My DaVita Story: DaVita Group Vice President Anne Bailey
What’s your DaVita story? That’s the question we’ll be asking each teammate featured in this DaVita Stories blog series. Because we all have a different story. We all have a different perspective. And we all have so much to learn from each other.
1. How did your DaVita story begin?
I worked at the consulting firm Baine & Company for seven years after graduating business school. I was the only woman with kids on the west coast team for much of that time, and I had finally started to figure out how to manage my life of being a mom and being in professional services.
I thought I was going to do consulting forever, but then, DaVita became one of my clients. It was the first time a had a client that had both a really strong bias for action and speed but also had a culmination of fulfillment and heart. I was immediately attracted to that mix. Soon after, a manager of mine at Baine starting working here, so I asked if there was a position open available to work under them, and luckily, there was.
2. During your time at DaVita, what have you done that’s made you proud?
I’ve hired some really wonderful people whom I love working with and I think make the Village a much better place. When I think about my legacy here, that’s one of the biggest things. Also, I’ve either started or grown some teams, with a lot of help from other teammates of course. One of those teams is Healthy Transitions, which is the team that works with educating pre-dialysis patients about their insurance options.
They’re essentially also social workers, reaching out to patients and letting them know everything will be okay—they let them know how much better they’ll feel once they start dialysis, they connect them with patient buddies and they help them with things like food stamps and transportation options. I think that kind of love and care is wonderful, so I’m really proud of that team.
And then I’ve also had the chance to lead DaVita guest services, which has changed the way we admit patients and how they travel, so I’m proud of that. Again, this is all with the help of the folks who’ve come in after me. I’m just really proud of these teams.
3. What are some challenges you have faced while at DaVita?
I think the thing I most underestimated is how challenging it is to live in a world where your intentions can be so misperceived. One of the biggest challenges, for example, has been around charitable premium assistance and the attacks that we’ve had by payers and the questions we’ve had from the government, when in fact our poorest patients use charitable premium assistance to continue their coverage.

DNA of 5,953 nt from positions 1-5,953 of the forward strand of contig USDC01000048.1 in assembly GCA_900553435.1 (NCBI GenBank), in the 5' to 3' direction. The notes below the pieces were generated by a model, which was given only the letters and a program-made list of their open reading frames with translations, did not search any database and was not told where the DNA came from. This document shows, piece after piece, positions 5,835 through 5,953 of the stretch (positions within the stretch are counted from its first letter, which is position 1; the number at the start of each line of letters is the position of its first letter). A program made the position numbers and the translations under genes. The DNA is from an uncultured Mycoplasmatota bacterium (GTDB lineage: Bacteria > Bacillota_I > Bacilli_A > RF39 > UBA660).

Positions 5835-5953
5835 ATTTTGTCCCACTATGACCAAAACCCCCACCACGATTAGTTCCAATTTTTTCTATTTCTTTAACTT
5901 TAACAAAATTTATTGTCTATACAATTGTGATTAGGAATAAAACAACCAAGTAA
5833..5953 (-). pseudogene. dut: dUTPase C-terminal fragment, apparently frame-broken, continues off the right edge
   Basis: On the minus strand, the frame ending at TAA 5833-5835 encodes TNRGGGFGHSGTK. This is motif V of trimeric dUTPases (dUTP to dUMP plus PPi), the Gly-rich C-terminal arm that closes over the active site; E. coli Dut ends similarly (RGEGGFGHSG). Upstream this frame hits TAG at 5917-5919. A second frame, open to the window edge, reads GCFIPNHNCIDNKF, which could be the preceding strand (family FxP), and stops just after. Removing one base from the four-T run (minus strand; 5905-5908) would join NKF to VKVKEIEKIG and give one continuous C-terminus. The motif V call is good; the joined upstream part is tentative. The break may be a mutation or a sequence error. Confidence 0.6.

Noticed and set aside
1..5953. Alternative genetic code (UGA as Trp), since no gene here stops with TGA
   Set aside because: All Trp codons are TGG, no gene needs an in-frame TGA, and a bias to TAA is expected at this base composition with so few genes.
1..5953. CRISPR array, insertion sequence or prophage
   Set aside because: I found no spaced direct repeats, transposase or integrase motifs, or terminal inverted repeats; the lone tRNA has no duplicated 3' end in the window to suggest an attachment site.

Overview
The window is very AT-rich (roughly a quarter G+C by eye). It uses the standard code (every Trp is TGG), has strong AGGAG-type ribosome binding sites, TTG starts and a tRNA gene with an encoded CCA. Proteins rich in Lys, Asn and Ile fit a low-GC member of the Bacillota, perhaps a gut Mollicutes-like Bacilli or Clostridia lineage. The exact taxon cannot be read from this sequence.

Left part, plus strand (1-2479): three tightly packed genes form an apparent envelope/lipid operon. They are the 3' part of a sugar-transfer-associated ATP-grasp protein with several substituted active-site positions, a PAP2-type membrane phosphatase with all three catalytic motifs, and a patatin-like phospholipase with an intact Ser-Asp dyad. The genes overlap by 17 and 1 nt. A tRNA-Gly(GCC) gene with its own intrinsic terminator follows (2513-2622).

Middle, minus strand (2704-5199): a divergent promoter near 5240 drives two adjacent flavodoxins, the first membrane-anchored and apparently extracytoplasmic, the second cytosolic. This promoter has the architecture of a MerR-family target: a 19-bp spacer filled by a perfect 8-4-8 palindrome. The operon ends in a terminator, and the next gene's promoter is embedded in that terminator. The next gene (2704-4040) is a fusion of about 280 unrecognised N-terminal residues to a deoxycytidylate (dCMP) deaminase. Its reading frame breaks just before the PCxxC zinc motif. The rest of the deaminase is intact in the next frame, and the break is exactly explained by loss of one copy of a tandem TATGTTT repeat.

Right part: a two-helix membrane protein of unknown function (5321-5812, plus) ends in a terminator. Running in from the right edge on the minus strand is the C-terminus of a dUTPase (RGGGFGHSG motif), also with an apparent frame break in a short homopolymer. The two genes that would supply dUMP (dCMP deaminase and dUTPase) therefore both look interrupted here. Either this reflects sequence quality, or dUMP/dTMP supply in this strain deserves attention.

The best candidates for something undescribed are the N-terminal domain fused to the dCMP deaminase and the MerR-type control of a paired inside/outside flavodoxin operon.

And so 80 percent of the time they’re using it for continuity of care. So of course I’m frustrated by people challenging our good intentions. I’ve spent almost the last two years defending us against allegations that are really frustrating. Because we of course care for our patients so much.
4. Thinking about your life before joining DaVita, what experiences have made you the teammate you are today?
Was there life before DaVita? (laughs). The biggest factor I think was having kids right out of business school – I had my first son about a year out and my second son a couple years later. And when you have something outside of your professional life that is so incredibly important, you learn how to prioritize work in a really different way, in a laser-focused way.
And I’m relentless about only saying yes to specific things and articulating my priorities. I think this is all because I had kids so early and it was so important to me to be home and to be a good mom.
5. What piece of advice has helped you most professionally? Personally?
Once I was talking to a former colleague at Bain – John Donahoe, who eventually went on to become a CEO of eBay – about some negative feedback I’d gotten, and he told me a trick to put any feedback you receive into one of three categories:
- “I knew that I needed to work on that. Time to work harder.” This is the type of feedback that really resonates with you that you know is right.
- “Whoa, I hadn’t thought of that, but I think it feels right.” This type of feedback might have caught you off guard but feels like it is coming from a good place and you should take action.
- “Nope.” This is the type of feedback that is either something that doesn’t matter or is something about you personally that you can’t change or simply doesn’t feel right.
As far as personally, this is something I think about a lot:
On any given day, you’re never going to perfectly balance the energy you dedicate to work, family and friends, and self-care. So instead of criticizing how you balanced everything at the end of each day, you should instead try to look back and assess how you’ve done every other few weeks or month. I think three weeks is the perfect time-frame for me to say “What have I been off-balance in?”
And I’ll tell you, it’s rare that I look back and think, “Wow, I really should have spent more time working!” It’s usually a reminder to call that old friend, or a push to start being more intentional with the time I spend with my family. It really comes down to reminding yourself of the things that you find truly important in life.